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Worksheet: Using Permutations to Count Outcomes

Q1:

David and Amelia are graduating in a class of 57 students. If each student is assigned a number from 1 to 57 at random, what is the probability that David’s number will be 1 and Amelia’s will be 2?

  • A 5 5 5 7
  • B 2 5 7
  • C 1 3 2 4 9
  • D 1 3 1 9 2
  • E 3 1 9 1 3 1 9 2

Q2:

Anthony and Sophia are graduating in a class of 45 students. If each student is assigned a number from 1 to 45 at random, what is the probability that Anthony’s number will be 1 and Sophia’s will be 2?

  • A 4 3 4 5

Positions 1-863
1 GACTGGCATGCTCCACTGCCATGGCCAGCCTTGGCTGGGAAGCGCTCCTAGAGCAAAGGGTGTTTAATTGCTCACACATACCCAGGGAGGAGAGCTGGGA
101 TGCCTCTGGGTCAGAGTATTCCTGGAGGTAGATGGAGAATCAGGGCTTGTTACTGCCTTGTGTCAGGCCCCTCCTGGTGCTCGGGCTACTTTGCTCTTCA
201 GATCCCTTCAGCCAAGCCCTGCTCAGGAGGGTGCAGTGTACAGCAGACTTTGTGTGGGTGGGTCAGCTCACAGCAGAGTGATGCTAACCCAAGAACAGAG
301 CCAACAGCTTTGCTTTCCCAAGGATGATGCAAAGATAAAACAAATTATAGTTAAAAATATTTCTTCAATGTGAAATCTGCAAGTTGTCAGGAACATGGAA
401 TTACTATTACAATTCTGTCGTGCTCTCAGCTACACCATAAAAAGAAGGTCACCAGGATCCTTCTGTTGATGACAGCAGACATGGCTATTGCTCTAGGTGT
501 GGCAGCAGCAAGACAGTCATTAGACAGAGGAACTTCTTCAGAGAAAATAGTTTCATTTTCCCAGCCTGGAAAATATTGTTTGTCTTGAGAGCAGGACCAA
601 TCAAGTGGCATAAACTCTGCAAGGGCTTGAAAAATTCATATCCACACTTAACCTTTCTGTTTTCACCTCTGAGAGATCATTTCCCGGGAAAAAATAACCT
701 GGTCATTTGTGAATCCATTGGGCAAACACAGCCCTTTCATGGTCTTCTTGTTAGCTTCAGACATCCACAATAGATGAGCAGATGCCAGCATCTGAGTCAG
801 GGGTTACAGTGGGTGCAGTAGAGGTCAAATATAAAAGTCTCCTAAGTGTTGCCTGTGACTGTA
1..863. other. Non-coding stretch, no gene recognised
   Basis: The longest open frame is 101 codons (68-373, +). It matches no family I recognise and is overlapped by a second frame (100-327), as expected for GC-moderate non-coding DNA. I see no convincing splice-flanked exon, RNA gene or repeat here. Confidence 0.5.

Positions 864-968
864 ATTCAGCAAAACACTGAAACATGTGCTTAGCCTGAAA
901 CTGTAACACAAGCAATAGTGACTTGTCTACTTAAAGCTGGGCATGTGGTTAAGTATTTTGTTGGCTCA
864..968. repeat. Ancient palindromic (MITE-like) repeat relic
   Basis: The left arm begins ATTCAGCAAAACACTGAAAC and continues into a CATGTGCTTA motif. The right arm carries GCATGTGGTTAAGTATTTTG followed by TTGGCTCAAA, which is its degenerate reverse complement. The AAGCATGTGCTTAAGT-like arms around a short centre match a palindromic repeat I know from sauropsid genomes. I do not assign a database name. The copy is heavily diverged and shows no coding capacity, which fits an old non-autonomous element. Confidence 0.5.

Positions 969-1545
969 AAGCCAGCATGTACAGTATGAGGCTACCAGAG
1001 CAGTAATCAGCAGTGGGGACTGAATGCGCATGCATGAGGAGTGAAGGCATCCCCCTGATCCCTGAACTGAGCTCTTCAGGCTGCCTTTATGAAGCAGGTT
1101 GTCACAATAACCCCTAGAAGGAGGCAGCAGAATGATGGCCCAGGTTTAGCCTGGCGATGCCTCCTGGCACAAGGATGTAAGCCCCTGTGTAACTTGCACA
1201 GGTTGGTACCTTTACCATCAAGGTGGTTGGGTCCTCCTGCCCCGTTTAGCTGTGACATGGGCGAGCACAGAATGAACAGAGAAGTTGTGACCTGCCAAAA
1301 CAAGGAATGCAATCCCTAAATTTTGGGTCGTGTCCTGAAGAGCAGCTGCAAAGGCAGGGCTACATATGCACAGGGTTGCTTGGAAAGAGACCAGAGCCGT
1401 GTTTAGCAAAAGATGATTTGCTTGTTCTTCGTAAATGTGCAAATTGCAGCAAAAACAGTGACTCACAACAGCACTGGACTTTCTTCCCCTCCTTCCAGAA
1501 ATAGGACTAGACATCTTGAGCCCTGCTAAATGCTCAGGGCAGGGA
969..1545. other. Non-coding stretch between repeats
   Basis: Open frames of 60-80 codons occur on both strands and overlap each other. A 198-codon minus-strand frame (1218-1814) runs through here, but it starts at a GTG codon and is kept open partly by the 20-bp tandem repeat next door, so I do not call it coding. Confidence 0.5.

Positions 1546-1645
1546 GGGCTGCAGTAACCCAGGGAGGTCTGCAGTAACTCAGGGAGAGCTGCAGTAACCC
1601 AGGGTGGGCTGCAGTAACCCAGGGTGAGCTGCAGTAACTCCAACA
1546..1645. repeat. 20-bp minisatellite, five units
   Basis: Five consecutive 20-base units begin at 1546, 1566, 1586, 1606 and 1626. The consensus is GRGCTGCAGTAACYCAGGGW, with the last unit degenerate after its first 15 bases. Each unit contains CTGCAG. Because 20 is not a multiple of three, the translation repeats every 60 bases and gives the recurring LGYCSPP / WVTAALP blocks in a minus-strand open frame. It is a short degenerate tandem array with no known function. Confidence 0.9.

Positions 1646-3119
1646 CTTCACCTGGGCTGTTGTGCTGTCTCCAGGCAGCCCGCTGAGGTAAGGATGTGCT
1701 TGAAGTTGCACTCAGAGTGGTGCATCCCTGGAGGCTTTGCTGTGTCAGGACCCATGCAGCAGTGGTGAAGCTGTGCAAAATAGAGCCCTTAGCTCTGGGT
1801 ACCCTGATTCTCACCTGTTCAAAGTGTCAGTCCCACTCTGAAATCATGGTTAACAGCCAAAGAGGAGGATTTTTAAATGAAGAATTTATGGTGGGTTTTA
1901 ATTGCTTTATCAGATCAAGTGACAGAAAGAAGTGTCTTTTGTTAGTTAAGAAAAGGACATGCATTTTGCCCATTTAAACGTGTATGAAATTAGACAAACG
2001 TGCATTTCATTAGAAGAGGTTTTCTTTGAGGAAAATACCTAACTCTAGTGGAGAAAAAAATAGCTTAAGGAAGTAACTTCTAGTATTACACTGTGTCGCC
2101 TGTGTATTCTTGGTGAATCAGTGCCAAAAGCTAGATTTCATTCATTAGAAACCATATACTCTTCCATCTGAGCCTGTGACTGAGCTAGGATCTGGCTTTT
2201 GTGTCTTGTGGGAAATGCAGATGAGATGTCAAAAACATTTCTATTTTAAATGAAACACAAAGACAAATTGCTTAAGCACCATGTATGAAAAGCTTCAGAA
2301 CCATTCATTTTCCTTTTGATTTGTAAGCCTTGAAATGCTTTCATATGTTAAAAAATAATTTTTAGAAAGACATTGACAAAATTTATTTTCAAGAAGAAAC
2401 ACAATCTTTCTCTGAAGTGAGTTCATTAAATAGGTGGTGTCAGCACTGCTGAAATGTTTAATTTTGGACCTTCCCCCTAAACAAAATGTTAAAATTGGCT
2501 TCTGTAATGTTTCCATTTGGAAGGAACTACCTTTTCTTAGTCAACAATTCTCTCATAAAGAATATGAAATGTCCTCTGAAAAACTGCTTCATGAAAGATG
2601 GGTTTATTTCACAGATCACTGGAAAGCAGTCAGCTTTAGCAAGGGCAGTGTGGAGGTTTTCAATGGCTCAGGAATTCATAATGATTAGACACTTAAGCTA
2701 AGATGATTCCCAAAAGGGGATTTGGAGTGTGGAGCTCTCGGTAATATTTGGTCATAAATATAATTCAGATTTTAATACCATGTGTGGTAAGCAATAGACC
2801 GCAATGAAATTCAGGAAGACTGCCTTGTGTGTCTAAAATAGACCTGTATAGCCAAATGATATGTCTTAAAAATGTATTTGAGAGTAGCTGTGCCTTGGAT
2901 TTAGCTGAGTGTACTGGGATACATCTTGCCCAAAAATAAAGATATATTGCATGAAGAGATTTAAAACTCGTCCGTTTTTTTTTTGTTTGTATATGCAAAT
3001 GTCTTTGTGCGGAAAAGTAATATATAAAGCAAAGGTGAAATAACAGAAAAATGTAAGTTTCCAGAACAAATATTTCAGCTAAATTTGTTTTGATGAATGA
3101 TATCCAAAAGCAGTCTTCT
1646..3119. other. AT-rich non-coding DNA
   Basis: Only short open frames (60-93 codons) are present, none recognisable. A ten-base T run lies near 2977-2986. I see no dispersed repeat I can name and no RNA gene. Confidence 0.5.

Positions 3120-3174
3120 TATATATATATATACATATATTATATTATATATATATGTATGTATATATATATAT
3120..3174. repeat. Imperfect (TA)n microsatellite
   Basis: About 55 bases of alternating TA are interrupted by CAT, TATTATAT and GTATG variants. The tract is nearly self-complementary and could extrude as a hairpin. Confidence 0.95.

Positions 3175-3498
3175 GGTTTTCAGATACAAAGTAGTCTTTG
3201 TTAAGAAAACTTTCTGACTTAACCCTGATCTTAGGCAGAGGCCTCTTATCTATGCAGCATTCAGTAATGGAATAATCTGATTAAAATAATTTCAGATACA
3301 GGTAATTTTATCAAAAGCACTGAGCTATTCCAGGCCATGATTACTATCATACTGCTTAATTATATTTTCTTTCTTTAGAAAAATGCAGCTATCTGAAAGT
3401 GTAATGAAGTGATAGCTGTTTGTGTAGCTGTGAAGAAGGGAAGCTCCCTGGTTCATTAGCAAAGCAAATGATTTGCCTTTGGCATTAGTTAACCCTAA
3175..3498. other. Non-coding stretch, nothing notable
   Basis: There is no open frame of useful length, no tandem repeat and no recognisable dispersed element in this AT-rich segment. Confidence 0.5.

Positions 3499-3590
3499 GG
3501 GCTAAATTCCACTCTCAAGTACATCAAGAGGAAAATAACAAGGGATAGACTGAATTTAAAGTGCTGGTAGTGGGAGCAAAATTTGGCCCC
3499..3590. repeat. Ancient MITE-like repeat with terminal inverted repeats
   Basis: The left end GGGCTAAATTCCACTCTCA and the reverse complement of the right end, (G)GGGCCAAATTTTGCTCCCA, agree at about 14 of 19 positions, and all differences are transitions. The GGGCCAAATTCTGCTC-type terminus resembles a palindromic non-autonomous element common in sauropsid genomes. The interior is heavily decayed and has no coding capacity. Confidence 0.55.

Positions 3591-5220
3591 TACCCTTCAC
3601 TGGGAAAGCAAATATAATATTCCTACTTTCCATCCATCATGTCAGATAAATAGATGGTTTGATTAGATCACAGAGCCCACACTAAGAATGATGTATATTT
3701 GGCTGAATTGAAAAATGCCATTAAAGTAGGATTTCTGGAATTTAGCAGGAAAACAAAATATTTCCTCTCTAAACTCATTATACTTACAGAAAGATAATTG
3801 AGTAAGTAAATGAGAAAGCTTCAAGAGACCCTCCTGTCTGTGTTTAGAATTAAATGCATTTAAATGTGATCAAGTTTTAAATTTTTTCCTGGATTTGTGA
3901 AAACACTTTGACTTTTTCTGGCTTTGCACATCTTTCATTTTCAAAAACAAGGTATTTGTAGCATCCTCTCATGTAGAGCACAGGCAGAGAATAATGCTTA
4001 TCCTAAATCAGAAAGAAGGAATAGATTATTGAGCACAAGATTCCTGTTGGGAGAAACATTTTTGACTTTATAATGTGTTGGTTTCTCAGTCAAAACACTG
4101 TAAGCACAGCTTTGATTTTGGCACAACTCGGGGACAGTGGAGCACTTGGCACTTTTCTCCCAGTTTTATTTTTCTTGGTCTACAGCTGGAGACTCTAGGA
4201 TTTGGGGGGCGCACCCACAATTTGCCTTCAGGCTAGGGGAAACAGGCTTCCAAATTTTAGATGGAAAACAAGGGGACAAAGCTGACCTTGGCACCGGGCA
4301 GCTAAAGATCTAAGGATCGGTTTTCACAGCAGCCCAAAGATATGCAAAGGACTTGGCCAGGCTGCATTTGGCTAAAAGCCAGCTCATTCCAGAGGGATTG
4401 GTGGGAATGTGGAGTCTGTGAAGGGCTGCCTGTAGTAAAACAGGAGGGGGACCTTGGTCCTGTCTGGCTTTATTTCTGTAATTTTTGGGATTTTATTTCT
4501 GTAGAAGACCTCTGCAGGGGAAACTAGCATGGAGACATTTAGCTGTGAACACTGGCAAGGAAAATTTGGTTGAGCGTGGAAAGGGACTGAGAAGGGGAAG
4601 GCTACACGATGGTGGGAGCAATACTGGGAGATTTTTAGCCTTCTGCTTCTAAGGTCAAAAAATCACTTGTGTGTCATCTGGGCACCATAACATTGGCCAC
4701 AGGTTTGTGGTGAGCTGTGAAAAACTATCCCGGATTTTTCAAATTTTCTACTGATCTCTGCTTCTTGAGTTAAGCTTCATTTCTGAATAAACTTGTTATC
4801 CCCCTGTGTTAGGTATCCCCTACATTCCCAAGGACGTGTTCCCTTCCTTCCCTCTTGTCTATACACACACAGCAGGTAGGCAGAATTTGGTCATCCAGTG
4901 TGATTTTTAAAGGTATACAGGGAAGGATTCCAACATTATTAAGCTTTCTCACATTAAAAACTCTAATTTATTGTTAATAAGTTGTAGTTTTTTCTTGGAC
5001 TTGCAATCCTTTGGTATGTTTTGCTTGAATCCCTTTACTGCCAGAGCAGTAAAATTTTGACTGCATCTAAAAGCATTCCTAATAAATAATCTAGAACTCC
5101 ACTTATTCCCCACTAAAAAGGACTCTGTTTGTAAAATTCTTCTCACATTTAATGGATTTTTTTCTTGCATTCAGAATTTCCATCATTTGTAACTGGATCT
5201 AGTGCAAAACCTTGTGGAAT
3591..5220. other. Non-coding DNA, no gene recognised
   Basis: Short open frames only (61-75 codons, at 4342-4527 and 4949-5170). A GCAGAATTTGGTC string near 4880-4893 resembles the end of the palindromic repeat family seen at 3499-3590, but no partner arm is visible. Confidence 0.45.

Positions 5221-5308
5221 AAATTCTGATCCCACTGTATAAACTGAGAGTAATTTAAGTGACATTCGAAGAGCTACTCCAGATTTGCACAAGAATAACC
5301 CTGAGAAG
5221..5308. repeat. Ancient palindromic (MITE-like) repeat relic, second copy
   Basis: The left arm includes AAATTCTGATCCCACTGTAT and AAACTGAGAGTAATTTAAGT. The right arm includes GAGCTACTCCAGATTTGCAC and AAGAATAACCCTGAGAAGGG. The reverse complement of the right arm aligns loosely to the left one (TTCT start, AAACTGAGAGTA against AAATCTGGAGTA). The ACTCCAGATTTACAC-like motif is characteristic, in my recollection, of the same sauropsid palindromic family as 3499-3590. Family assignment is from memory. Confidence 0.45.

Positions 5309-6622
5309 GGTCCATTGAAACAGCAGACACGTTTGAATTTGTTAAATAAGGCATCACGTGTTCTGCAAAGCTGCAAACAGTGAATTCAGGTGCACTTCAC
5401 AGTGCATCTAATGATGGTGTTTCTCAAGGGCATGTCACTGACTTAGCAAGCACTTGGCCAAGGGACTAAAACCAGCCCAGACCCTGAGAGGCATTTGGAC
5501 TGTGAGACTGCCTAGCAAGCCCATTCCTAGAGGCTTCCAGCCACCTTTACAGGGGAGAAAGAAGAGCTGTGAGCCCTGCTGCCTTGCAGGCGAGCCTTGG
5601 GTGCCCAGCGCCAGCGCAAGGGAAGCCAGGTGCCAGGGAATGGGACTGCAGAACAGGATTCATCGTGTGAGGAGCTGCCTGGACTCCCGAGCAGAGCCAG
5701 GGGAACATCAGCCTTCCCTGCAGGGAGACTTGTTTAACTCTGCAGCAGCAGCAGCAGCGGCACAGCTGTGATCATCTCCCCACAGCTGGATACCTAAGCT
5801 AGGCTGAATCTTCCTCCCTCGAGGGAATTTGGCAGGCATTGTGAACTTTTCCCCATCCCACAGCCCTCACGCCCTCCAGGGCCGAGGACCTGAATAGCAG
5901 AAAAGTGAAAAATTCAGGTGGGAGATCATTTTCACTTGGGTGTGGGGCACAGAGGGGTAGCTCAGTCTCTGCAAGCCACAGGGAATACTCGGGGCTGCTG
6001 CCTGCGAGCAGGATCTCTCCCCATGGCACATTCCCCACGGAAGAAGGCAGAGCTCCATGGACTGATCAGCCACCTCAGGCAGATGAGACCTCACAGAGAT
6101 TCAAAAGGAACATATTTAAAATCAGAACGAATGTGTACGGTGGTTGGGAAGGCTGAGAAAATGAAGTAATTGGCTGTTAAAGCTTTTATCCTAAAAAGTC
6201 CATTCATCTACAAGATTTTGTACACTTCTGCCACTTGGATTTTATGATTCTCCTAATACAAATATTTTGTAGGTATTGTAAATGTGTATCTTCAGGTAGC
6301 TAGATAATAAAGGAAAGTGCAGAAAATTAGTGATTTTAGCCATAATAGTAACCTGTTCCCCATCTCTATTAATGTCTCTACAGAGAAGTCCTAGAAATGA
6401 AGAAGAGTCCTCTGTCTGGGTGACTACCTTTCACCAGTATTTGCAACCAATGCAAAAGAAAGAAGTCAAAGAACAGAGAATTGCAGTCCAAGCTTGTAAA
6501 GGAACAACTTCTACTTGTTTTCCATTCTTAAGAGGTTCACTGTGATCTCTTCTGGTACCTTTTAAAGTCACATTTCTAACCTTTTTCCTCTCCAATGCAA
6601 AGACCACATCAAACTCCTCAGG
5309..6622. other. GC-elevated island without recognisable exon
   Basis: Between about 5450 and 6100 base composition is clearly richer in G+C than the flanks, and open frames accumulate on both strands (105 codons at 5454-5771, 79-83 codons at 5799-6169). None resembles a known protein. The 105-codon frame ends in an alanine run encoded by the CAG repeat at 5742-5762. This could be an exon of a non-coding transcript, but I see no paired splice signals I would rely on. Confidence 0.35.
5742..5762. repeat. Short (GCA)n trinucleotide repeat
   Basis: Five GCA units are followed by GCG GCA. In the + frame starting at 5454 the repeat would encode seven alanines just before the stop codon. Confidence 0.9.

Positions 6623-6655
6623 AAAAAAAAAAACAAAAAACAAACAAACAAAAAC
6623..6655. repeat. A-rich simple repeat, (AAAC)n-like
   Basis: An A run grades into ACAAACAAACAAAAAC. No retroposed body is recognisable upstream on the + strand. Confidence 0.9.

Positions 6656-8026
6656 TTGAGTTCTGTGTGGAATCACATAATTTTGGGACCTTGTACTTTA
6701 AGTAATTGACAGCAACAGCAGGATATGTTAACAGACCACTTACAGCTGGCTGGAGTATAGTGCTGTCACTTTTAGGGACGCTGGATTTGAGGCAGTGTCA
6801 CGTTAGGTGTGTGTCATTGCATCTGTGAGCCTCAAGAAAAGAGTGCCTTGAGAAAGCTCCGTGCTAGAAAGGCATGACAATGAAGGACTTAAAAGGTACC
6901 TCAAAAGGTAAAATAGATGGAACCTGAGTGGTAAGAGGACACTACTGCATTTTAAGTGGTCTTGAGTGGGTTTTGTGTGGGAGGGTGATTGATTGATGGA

• B 2 4 5
  • C 1 2 0 2 5
  • D 1 1 9 8 0
  • E 1 9 7 9 1 9 8 0

Q3:

In how many ways can you order four people sitting on a bench?

Q4:

In how many ways can 2 people sit on 8 chairs?

Q5:

In how many ways can 4 people sit on 9 chairs?

Q6:

How many different 4-digit numbers can be formed from the digits 5, 3, 2, 7, and 6? Assume no number can be used more than once.

Q7:

In how many different ways can 8 friends sit in a line if 2 of them, Isabella and Scarlett, must sit next to each other?

Q8:

In how many different ways can 9 friends sit in a line if 2 of them, Elizabeth and Hannah, must sit next to each other?